H-1B Specialty Occupation
H-1B visa status is for individuals who will perform services in a "specialty occupation" and is reserved for departments/schools who wish to appoint international faculty into tenure-track positions. H-1B status may be requested for a maximum of six years, with the possibility of adjusting to permanent residency during those six years.
Authorization for H-1B status is reviewed on a case by case basis in the Office of Faculty Advancement.
The employer (SDSU) must petition for H-1B status for the prospective employee. H-1B status is employer-specific, which means that SDSU must file a new H-1B petition for the prospective employee, even if they are currently in the United States in H-1B status.
Preparing the petition for H-1B visa status involves extensive paperwork from the department/school and the prospective employee. The Office of Faculty Advancement will act as a liaison between the prospective employee and the department/school and will be happy to refer the prospective employee to an off-campus immigration attorney who will prepare the necessary petition paperwork.
SDSU may initially petition for H-1B status for the prospective employee for up to three years of employment and later request extensions for a maximum of three additional years. H-1B visa petitions are submitted to the U.S. Citizenship and Immigration Services (USCIS).
Processing times for approval may vary anywhere from six to nine months. Most H-1B applicants cannot begin employment at SDSU until the H-1B petition has been approved; however, there are other options to expedite the process. For more information, please contact the designated immigration representative in your Dean's Office or the Office of Faculty Advancement at (619) 594-6111.
Frequently Asked Questions
The H-1B visa is an employer-sponsored nonimmigrant visa classification which allows foreign nationals to work in a specialty occupation with the employer for up to six years. At SDSU, only tenured/tenure-track faculty are eligible for this visa classification. If you would like to work at SDSU as a faculty member, you must apply for an open position and be selected by the hiring committee. To view current job opportunities visit the Center for Human Resources website.
At SDSU, H-1B visas are reserved for tenured and tenure track faculty only.
You may ask if the candidate is eligible to work in the U.S. However, keep in mind you that cannot directly ask about their native-born or naturalized status. If your top candidate is a foreign national, you will be able to know if this is the case or not when the candidate completes the Employment Eligibility Form. See the Tenured/Tenure-Track Faculty Hiring page for more information.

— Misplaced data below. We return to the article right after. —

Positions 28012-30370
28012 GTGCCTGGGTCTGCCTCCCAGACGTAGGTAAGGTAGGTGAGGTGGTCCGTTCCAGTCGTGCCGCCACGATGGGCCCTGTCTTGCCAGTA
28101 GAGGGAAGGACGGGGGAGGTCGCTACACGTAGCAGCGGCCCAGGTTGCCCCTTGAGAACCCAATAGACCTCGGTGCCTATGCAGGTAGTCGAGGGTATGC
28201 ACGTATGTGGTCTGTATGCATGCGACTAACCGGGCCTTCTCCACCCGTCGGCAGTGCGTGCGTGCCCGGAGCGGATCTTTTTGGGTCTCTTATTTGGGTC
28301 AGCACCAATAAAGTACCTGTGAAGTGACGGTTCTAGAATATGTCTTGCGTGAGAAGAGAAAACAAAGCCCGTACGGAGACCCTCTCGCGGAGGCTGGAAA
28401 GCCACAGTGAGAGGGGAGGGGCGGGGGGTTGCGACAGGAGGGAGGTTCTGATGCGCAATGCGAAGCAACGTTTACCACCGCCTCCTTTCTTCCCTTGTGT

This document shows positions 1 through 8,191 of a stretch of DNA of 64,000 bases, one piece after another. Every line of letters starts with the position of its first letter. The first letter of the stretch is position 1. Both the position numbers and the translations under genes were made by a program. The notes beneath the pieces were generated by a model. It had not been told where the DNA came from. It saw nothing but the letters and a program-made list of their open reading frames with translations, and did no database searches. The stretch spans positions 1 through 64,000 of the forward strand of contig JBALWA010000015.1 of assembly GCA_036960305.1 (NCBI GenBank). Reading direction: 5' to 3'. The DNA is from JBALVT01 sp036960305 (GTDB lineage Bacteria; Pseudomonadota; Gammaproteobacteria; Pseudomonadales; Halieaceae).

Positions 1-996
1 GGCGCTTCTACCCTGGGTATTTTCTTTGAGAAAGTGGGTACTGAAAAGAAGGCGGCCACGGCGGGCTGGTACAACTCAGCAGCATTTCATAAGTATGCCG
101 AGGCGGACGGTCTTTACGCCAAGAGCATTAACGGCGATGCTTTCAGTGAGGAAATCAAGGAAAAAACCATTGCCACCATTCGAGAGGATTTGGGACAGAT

Yes. In order to request an H-1B, we must file an H-1B petition with the U.S. Citizenship and Immigration Services (USCIS) office. USCIS requires that the employer pay the $460 filing fee and the $500 Fraud Prevention and Detention fee.
SDSU utilizes an outside immigration attorney to assist with the preparation and filing of the H-1B petition. There is a separate attorney fee that either the employee or the college/department must pay.
You may be able to transfer to SDSU if you are still within the allowable 6 year maximum allowed in the H-1B visa classification. Note that the H-1B status is employer specific. As such, SDSU would need to file an H-1B change of employer petition on your behalf. Note that Faculty Advancement will need to review your case prior to confirming whether you are eligible to transfer to SDSU.
Yes, once you have been offered and have accepted the SDSU position, you will be instructed to begin the H-1B preparation process. Once the paperwork is gathered and prepared, the petition will be filed with USCIS. After USCIS approves the petition, they will issue the I-797 H-1B approval notice. You will use this notice to apply for an H-1B visa with a U.S. consulate or embassy.
Yes. SDSU uses an outside attorney to assist with preparing and filing the H-1B petition. Additional information will be provided in the offer of employment letter.
H-1B visa holders may bring their spouse and children with them when they come to the U.S. Note that only children under 21 years of age may accompany the H-1B to the US. The appropriate dependent visa is the H-4 visa.
H-1B approvals are only approved in 3 year increments. Towards the end of the 3 years, H-1B visa holders are eligible to extend for another 3 years. The maximum time in H-1B status is 6 years. Note that there are instances where H-1B visa holders may be able to extend beyond that time.
Once at SDSU, H-1B visa holders, with the approval from the college and department/school, may begin the U.S. permanent residency process. Note that the permanent residency process is lengthy and may take some time before obtaining a green card.
Contact Christinejoy Sampankanpanich in the Office of Faculty Advancement at email@example.com.